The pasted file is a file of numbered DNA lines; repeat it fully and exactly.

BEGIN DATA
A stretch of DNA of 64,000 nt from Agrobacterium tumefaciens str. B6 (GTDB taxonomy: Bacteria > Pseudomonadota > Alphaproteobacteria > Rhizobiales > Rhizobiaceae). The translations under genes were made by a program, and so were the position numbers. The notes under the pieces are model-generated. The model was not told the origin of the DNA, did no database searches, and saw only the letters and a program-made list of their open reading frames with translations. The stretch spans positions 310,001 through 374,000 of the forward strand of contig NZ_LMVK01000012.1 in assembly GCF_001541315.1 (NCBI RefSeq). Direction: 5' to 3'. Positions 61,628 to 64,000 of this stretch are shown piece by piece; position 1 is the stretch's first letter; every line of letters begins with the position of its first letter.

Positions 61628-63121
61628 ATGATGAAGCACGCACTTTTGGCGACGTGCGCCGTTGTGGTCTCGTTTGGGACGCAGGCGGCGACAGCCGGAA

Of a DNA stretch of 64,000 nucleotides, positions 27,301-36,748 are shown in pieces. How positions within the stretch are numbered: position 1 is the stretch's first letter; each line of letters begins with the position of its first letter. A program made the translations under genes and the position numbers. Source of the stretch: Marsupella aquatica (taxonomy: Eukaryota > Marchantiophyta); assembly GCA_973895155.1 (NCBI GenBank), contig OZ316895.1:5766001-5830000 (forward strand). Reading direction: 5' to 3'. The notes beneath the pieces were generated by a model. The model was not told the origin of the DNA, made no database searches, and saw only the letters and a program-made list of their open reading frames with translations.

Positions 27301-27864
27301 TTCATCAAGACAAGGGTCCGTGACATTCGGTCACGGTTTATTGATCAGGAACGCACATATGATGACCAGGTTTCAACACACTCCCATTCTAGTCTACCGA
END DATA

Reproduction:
A stretch of DNA of 64,000 nt from Agrobacterium tumefaciens str. B6 (GTDB taxonomy: Bacteria > Pseudomonadota > Alphaproteobacteria > Rhizobiales > Rhizobiaceae). The translations under genes were made by a program, and so were the position numbers. The notes under the pieces are model-generated. The model was not told the origin of the DNA, did no database searches, and saw only the letters and a program-made list of their open reading frames with translations. The stretch spans positions 310,001 through 374,000 of the forward strand of contig NZ_LMVK01000012.1 in assembly GCF_001541315.1 (NCBI RefSeq). Direction: 5' to 3'. Positions 61,628 to 64,000 of this stretch are shown piece by piece; position 1 is the stretch's first letter; every line of letters begins with the position of its first letter.

Positions 61628-63121
61628 ATGATGAAGCACGCACTTTTGGCGACGTGCGCCGTTGTGGTCTCGTTTGGGACGCAGGCGGCGACAGCCGGAA

Of a DNA stretch of 64,000 nucleotides, positions 27,301-36,748 are shown in pieces. How positions within the stretch are numbered: position 1 is the stretch's first letter; each line of letters begins with the position of its first letter. A program made the translations under genes and the position numbers. Source of the stretch: Marsupella aquatica (taxonomy: Eukaryota > Marchantiophyta); assembly GCA_973895155.1 (NCBI GenBank), contig OZ316895.1:5766001-5830000 (forward strand). Reading direction: 5' to 3'. The notes beneath the pieces were generated by a model. The model was not told the origin of the DNA, made no database searches, and saw only the letters and a program-made list of their open reading frames with translations.

Positions 27301-27864
27301 TTCATCAAGACAAGGGTCCGTGACATTCGGTCACGGTTTATTGATCAGGAACGCACATATGATGACCAGGTTTCAACACACTCCCATTCTAGTCTACCGA